First Ladies of Dance connect spiritually

It’s a rare treat when one finds oneself in the presence of five first ladies of dance whose collective energy wove a spiritual thread throughout the afternoon.

NJPAC’s Victoria Theater was the venue for such a treat on Dec. 11 and 12 with FLY: Five First Ladies of Dance including Germaine Acogny, Carmen De Lavallade, Dianne McIntyre, Bebe Miller and Jawole Willa Jo Zollar.

The performances were excellent and the range in dynamics of the five dancers-choreographers held the audience spellbound. Starting with “Rain” (1989) by Bebe Miller to “The Creation” (1972) re-created by Carmen De Lavallade, from James Weldon Johnson’s “God’s Trombones” choreographed, costumed and music by her husband Geoffrey Holder. There was a dramatic entrance from the audience by Francophone Germaine Acogny with an excerpt from Songook Yaakaar (Facing up to Hope) (2009) proclaiming a female president of Africa.

Germaine founded L’Ecole des Sables for young African and contemporary dancers and choreographers in Senegal where they practice on the sand. She hopes to provide a school for elder women who wish to learn movement and dance.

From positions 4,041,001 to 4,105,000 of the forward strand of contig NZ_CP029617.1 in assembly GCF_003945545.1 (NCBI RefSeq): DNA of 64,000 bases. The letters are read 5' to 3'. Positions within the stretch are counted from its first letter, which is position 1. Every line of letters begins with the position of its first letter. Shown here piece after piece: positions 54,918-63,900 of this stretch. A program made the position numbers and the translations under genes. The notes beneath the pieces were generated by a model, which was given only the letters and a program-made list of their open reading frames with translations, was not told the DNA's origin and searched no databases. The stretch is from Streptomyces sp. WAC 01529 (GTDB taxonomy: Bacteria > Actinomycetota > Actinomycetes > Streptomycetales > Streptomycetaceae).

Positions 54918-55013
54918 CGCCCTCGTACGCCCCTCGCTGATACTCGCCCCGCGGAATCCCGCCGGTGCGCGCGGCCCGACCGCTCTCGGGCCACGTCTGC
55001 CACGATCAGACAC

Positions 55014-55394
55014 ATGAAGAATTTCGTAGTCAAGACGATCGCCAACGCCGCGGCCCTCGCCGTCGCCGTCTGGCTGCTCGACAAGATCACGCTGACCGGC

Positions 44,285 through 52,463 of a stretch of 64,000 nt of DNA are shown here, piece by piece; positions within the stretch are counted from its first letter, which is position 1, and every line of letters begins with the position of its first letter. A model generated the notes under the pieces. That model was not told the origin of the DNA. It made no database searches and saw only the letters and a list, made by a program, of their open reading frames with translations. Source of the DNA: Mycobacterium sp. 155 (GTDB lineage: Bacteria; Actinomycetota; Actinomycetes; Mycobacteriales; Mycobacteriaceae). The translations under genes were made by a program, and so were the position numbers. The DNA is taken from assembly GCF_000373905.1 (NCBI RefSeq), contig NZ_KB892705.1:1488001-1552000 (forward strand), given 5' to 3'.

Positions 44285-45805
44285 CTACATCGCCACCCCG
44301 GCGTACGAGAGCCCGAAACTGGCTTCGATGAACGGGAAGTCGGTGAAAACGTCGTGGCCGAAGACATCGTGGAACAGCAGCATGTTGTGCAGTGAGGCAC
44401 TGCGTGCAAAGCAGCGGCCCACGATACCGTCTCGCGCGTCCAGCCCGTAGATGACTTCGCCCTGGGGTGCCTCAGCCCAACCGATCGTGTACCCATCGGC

Jawole Willa Jo Zollar of Urban Bush Women demanded we “Bring ‘Em Home” second-line style. Dancing to the music of contemporary New Orleans marching band, Rebirth Brass Band, Zollar’s provocative theme spoke to the government’s mistreatment of the Hurricane Katrina survivors banished to other states and unable to come back to their homes in New Orleans.

A standing ovation was given to Dianne McIntyre who, along with pianist George Caldwell, a Broadway veteran, performed “If You Don’t Know…” and appeared to be floating on air most of the time, like a breath. Her unique collaboration with composer Olu Dara is indicative of her commitment to bringing dance and music together as one.

In a phone interview the following day, she revealed, “I like not to separate the dance and the music. So that through the dance people can hear the music and see the dance in the music, especially in the African American tradition.” When asked what she hopes will be her legacy, she replied, “I like history and so sharing history through my dances will be one of my legacies. Another will be to motivate the artist, particularly the dancer to really find his/her own voice and move forward with that voice. Not to be dictated by this style or that look, but to be encouraged to break out of the mold but at the same time honor tradition.”

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